TCP Receive Window Tuning Parameters
When a TCP connection is established, both parties advertise the maximum receive window. The current receive window, which is the actual receive window during the middle of a transmission, is adjusted dynamically based on the receiver’s capability. The current send window, although initially small to avoid congestion, ramps up to match the current receive window after the slow start process [4] if the system is tuned properly. A few parameters should be considered in the tuning process. These parameters are considered for the transmit side:

tcp_xmit_hiwat—This parameter is the high watermark for transmission flow control, tunable by using the ndd command. When the amount of unsent data reaches this level, no more data from the application layer is accepted until the amount drops to below the tcp_xmit_lowat (also tunable by using the ndd command). The default value for this parameter is 24,576 in Solaris 8 OE. Sending socket buffer size—The sending socket buffer is where the application puts data for the kernel to transmit. The size of the socket buffer determines the maximum amount of data the kernel and the application can exchange in each attempt.


Bulk Transfer Traffic Performance


For the reception side, these parameters are considered:

tcp_recv_hiwat—The is the high watermark for reception flow control, tunable by using the ndd command. When the application starts to lag behind in reading the data, data starts accumulating in the streamhead. When TCP detects this situation, it starts reducing the TCP receive window by the amount of incoming data on each incoming TCP segment. This process continues until the amount of accumulated data drops to below tcp_xmit_lowat (also tunable by using the ndd command). The default value for this parameter is 24,576 in Solaris 8 OE 4. Receiving socket buffer size—Similar to what the sending socket buffer is for on the transmission side. The receiving socket buffer is where the kernel puts data for the application to read.


The parameter tcp_xmit_hiwat determines the default size for the sending socket buffer, so does tcp_recv_hiwat for the receiving socket buffer. However, applications can overwrite the default by creating socket buffers of different sizes when calling the socket library function. Essentially, tuning for the receive window is equivalent to selecting socket buffer size. At the first glance, it appears that the size of socket buffers should be set to the largest possible value. However, having larger socket buffers means more resources are allocated for each connection. As discussed earlier, a windows of 18,750 bytes may be sufficient to achieve 964 Mbps. Setting socket buffers beyond a certain size will not produce any more benefit. Furthermore, socket buffer sizes determine only the maximum window size. In the middle of TCP data transmission, the current receive window size is the available buffer space in the receiver, and the current send window size is equal to MIN (receive window, send socket buffer). Hence, the size of the send socket buffer should be no smaller than the receive socket buffer to match the sizes of send window and receive window. In the experiments, the sizes of send socket buffer and receive socket buffer are equal. The window size only applies to each individual connection. For multiple simultaneous connections, the pressure on window size may not be as large as for a single connection. But what exactly is the value needed for the gigabit Ethernet on Sun Fire servers?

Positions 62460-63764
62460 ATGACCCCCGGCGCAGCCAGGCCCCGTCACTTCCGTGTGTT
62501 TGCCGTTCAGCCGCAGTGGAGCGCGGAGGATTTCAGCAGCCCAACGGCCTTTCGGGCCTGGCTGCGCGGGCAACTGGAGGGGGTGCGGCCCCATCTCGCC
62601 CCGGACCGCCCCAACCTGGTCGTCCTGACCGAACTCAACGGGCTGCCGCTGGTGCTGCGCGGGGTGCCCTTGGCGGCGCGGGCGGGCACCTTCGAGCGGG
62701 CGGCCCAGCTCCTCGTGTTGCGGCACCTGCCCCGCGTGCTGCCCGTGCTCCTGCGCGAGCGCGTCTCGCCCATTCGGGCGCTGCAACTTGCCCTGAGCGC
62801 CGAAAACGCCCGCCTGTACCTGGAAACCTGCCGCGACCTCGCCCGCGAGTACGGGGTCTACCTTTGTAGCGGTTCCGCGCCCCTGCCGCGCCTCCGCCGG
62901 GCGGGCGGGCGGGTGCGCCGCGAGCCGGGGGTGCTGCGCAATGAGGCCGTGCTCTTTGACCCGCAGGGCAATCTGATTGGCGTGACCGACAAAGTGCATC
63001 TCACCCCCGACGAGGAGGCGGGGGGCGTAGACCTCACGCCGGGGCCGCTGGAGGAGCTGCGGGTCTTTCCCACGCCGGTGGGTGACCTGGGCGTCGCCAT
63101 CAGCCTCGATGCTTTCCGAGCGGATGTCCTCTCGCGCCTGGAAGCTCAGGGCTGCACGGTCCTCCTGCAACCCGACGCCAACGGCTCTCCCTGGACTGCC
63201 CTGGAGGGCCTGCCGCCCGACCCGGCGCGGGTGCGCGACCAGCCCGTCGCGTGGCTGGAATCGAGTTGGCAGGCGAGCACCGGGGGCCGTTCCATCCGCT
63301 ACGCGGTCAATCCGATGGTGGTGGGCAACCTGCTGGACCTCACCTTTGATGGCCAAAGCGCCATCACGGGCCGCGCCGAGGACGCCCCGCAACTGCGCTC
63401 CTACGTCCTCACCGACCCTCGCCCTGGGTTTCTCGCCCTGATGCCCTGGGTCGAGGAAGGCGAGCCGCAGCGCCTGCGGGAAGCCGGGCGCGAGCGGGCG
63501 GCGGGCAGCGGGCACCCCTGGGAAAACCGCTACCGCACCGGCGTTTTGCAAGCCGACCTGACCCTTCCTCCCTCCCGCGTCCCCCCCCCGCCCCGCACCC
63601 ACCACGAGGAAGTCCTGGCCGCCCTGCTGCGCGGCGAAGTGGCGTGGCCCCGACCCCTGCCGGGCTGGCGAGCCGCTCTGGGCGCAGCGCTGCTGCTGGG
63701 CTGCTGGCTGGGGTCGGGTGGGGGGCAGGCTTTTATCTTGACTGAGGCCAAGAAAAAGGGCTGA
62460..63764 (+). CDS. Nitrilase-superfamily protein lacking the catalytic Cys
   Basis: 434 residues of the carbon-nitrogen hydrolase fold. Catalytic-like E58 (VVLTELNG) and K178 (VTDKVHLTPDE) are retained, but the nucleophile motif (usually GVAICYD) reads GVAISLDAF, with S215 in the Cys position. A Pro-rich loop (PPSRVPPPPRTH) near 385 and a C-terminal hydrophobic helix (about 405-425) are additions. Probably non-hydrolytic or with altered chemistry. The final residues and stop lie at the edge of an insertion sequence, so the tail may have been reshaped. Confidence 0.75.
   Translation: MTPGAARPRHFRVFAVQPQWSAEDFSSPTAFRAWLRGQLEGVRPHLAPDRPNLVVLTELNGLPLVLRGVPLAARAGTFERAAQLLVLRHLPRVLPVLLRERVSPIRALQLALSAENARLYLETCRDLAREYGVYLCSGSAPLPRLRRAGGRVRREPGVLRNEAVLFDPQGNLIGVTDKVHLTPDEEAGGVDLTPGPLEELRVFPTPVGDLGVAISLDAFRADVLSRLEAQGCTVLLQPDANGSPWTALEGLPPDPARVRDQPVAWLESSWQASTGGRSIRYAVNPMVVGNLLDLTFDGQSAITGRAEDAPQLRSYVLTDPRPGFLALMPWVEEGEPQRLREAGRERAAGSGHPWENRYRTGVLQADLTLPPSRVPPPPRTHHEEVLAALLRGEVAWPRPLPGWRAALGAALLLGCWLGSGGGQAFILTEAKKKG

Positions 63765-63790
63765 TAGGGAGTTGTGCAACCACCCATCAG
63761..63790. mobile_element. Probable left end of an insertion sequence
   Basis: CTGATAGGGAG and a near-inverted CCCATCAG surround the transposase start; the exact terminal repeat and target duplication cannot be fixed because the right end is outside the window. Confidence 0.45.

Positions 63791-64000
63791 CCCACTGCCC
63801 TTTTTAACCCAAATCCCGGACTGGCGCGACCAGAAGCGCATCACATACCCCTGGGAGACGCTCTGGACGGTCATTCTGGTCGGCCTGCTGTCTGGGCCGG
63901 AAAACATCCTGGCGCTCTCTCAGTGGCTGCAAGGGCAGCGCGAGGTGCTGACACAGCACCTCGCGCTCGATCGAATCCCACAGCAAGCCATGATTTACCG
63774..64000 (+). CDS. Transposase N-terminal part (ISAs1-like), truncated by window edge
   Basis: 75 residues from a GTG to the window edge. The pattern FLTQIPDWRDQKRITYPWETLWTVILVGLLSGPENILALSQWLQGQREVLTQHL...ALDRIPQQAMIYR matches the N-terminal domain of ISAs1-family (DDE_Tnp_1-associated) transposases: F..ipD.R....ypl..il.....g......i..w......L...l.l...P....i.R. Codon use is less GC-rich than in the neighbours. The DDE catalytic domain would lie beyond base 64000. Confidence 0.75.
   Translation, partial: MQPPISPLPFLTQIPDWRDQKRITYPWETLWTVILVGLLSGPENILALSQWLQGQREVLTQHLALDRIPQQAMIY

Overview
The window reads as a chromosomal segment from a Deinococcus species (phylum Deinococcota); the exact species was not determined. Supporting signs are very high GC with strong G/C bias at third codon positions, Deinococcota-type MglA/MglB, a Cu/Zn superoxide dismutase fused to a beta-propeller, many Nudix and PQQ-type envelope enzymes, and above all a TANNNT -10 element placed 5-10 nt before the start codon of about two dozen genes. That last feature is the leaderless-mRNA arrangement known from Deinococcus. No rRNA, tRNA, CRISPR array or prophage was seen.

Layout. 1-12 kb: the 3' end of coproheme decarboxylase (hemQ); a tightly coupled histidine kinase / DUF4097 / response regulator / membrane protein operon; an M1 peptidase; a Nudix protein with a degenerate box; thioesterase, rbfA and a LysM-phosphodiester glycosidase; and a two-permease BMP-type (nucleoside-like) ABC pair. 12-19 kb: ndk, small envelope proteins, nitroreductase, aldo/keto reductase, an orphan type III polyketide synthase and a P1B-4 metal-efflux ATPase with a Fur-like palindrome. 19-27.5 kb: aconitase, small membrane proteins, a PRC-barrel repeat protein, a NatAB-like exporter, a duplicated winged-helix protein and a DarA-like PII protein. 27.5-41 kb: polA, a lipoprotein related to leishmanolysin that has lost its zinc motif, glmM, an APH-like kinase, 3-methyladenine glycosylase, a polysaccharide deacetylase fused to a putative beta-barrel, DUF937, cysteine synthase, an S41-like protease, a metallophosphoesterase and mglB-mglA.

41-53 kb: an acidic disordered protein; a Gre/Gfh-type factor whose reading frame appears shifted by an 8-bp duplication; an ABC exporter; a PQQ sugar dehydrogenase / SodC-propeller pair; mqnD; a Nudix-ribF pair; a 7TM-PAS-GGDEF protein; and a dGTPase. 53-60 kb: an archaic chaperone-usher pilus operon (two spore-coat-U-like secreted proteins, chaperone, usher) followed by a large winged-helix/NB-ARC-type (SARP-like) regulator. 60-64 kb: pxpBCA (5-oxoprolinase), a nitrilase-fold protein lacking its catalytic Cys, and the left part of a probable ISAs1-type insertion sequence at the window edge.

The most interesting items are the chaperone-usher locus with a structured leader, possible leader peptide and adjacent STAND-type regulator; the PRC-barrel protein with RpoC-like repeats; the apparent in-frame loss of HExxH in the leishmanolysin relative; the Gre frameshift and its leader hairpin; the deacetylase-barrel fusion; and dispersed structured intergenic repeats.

Impact of Socket Buffer Size on Single and 10Connection Throughput
Socket buffers from 16 kilobytes to one megabyte (note that the size of send socket is always matched with that of receive socket) were investigated using the ce interface card. Throughput numbers for both one TCP connection and 10 TCP connections were measured. As FIGURE 1 shows, for a 10-connection sending operation, socket buffers of 48 kilobytes to one megabyte have a significant throughput advantage (up
4. In Solaris 9 OE, the default values for tcp_xmit_hiwat and tcp_recv_hiwat are 49,152.